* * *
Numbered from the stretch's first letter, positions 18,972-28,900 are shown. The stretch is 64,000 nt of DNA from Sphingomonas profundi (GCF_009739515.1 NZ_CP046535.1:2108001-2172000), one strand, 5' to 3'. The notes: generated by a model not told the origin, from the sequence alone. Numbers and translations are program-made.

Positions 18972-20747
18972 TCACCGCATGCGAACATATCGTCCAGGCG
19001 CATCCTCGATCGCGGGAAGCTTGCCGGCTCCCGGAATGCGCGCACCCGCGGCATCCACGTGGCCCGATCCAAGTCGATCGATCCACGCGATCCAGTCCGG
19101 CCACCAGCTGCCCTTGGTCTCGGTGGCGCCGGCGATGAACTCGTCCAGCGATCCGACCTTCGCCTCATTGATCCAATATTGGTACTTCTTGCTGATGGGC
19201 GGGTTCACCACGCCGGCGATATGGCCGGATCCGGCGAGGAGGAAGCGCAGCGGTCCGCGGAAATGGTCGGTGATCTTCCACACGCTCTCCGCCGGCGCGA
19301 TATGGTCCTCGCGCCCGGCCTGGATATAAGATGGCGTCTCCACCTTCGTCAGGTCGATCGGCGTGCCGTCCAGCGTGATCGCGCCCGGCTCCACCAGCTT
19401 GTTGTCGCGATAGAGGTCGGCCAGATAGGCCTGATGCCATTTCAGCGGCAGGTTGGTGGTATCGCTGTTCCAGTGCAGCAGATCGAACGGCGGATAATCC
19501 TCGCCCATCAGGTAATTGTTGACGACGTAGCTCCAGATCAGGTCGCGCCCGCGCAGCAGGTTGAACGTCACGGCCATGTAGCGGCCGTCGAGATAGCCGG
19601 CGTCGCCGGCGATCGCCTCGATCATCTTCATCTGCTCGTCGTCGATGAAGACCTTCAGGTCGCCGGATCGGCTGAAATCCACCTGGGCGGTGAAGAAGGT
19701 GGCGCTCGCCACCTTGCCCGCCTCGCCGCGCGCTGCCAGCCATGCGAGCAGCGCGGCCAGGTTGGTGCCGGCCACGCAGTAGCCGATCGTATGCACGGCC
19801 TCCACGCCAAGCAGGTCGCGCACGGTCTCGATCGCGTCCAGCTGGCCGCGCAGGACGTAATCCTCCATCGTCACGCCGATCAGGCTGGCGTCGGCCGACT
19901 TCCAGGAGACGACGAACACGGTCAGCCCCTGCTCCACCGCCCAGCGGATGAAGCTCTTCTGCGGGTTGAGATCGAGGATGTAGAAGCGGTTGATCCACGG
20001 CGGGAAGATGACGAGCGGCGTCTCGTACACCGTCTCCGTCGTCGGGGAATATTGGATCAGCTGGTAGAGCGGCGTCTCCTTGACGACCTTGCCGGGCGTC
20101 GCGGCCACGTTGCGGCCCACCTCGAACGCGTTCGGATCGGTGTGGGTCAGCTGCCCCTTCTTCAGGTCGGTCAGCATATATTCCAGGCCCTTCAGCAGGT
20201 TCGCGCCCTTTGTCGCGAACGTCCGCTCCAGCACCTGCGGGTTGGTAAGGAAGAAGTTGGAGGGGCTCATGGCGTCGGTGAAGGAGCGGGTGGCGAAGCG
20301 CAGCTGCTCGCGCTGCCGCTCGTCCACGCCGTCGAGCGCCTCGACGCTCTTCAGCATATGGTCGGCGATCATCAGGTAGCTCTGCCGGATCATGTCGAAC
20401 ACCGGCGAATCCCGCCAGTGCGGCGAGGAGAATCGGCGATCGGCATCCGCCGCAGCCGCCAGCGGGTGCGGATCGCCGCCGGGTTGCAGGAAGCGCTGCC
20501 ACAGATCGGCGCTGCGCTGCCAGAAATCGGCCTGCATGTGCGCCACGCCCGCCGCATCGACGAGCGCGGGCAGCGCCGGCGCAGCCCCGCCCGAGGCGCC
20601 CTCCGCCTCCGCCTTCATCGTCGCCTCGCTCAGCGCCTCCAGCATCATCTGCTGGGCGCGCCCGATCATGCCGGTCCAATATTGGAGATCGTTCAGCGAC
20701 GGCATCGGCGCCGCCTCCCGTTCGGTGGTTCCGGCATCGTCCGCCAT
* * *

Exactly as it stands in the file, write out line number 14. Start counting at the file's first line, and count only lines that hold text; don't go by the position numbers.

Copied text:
20001 CGGGAAGATGACGAGCGGCGTCTCGTACACCGTCTCCGTCGTCGGGGAATATTGGATCAGCTGGTAGAGCGGCGTCTCCTTGACGACCTTGCCGGGCGTC